Resolutions Are Not Achieved Without Hard Work

Nicole Stone / Assistant Opinion Director

As 2016 approaches, people everywhere are cranking out notebooks and pens to write down adjustments they want to make in their lives. However, according to a 2015 study conducted through the University of Scranton, only eight percent of Americans succeed in maintaining their resolutions. These resolutions are made through the decision that something isn’t working, and something needs to change to make it work. We all know change is hard because it interrupts the flow of our lives with something foreign.

Resolutions work fine for the first week of the New Year, maybe even the first month. There is all this energy in the air fueling us to establish a fresh start. But after a month, we get tired and run out of steam. Like a machine, we stop and the discomfort of making your dream a reality feels worse than just dreaming about it. Netflix is comfortable and welcomes us back.

Yet, many movies and books tell us that through believing in ourselves and following our hearts, we can succeed and take the wheel to captain our ships. They ultimately tell us to go after our dreams with a club. While this is all very essential, it is simultaneously useless without action.

It isn’t that we don’t dream, it isn’t that at all. People have a tendency to do a lot of thinking about their dreams, then sadly never get past that initial vision. Dreams like to sell themselves. They wear a nice dress or suit on the first date and show us all their good sides, and we’re lured in. We love this idea of what could be, what would be, what should be. We love the way that looks. It’s shiny.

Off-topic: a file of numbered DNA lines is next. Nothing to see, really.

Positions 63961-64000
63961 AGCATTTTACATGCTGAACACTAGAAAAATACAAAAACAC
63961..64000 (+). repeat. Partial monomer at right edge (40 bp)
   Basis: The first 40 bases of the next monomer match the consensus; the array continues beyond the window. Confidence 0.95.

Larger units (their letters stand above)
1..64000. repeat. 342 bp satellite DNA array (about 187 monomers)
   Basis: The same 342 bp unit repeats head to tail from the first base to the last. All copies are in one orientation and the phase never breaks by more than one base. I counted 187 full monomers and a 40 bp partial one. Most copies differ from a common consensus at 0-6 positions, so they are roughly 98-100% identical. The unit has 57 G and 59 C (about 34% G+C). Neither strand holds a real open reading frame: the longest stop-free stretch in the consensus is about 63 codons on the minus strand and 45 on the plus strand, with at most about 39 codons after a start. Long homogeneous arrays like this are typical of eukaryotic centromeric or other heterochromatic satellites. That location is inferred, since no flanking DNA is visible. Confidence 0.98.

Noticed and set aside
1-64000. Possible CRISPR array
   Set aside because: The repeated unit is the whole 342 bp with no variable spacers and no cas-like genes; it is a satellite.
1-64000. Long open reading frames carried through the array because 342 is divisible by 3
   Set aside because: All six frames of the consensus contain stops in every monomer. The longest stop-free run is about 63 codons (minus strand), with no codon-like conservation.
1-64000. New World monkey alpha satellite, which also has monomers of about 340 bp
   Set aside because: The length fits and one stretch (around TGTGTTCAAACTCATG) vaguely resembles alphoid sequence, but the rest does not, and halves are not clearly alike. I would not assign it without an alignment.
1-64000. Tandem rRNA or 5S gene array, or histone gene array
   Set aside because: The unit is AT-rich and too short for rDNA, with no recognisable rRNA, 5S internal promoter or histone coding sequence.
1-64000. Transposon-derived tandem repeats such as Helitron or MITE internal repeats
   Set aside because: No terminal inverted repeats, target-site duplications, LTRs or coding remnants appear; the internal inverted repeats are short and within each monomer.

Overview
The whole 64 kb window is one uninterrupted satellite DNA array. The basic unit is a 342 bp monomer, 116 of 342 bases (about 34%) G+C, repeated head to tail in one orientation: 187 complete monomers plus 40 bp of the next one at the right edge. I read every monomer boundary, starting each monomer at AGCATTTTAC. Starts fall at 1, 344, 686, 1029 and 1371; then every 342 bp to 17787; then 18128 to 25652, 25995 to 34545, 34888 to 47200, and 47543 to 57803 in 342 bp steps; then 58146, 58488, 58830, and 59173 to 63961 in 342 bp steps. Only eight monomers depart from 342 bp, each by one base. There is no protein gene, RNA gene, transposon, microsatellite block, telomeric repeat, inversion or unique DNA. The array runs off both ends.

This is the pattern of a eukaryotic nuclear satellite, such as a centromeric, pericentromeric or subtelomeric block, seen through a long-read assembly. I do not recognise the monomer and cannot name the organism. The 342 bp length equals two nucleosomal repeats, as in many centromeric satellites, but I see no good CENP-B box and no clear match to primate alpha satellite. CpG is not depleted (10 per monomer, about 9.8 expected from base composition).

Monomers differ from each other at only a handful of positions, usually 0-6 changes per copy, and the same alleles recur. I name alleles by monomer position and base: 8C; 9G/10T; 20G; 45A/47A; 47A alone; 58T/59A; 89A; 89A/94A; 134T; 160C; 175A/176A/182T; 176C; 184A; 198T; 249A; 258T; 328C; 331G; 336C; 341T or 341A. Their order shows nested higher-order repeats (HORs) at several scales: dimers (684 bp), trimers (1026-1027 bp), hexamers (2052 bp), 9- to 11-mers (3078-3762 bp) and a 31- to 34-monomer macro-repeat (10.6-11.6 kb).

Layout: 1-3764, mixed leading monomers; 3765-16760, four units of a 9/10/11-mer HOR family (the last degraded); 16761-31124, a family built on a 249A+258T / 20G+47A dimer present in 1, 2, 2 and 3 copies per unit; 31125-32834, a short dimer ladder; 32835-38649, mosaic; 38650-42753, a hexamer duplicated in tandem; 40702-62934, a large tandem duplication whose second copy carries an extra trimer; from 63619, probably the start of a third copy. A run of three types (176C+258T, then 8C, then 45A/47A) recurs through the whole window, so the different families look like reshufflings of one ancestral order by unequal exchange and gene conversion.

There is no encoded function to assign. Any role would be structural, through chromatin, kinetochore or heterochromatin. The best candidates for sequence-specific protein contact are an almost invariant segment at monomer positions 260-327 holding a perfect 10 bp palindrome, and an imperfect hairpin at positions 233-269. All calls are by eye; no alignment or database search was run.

What we don’t initially see is the path that must first be tread in order to reach out and grab the lives we want. We don’t realise how sweaty we have to get to make it all real. When we do, it’s often overwhelming. This is where a lot of people get stuck. It becomes a task best left to tomorrow. Then tomorrow becomes tomorrow’s tomorrow and the promise of tomorrow becomes a cycle until we’re stuck waiting for the right moment to start, to do. But what of the great secret to magically obtaining your dreams?

It doesn’t exist.

As much as I love the idea of magic, there is no magic spell to take you where you want to be. There is no trick, there is no tip. There is just you, and an amount of time.

Some people choose to sleep in, others will choose to wake up before the sun to make time for their goals because they matter enough.

Hard work is hard. Insightful, I know. Hard work is so often overlooked in the shadow of a great dream. There is value in doing the work, people throughout history have proved it time and time again. The most difficult part of it all is starting. Starting something requires us to experience change and consequently feel discomfort. This makes beginnings the most bountiful experiences people have; it takes determination to experience middles, to keep going. Discomfort is just an unfortunate byproduct of the breaking of old, familiar patterns to make way for new ones. It is a necessary step in adjusting our existing routines to include activities that will assist us in achieving larger goals.

Routines are one of the many cycles that dominate life on Earth. We are born, we grow, we learn, we die: circle of life. Spring, summer, fall, then winter: the seasonal cycle. Cycles make things work like gears in a machine, they come naturally to us and are imbedded into our nature. But they can also exist in destructive forms like procrastination. Cycles involve habit, which also has its good or bad variants. The habits you adopt are powerful tools that will either empower you to achieve what you want, or stunt your growth.

From an evolutionary perspective it is natural to resist anything that causes us hardship like putting our procrastination in check. It is easy to watch Family Guy reruns, it is less easy to turn off the television and write a book. You ultimately have to decide if the discomfort of getting up and going for it is greater than the dream or if it’s the other way around.

Instead of telling yourself you want to write a book, tell yourself you will write every single day until you have a book. And then do it.

Maybe Shia LaBeouf was onto something.

Image from Flickr

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